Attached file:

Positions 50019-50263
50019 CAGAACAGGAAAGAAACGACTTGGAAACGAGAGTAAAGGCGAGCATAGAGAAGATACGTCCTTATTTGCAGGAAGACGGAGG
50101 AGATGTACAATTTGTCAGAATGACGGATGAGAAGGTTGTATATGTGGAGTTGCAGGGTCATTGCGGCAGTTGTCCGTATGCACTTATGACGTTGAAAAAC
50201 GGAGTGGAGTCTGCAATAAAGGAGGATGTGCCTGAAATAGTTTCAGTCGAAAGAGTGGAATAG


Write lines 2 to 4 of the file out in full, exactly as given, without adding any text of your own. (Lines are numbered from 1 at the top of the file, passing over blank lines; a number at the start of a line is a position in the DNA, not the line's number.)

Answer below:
50019 CAGAACAGGAAAGAAACGACTTGGAAACGAGAGTAAAGGCGAGCATAGAGAAGATACGTCCTTATTTGCAGGAAGACGGAGG
50101 AGATGTACAATTTGTCAGAATGACGGATGAGAAGGTTGTATATGTGGAGTTGCAGGGTCATTGCGGCAGTTGTCCGTATGCACTTATGACGTTGAAAAAC
50201 GGAGTGGAGTCTGCAATAAAGGAGGATGTGCCTGAAATAGTTTCAGTCGAAAGAGTGGAATAG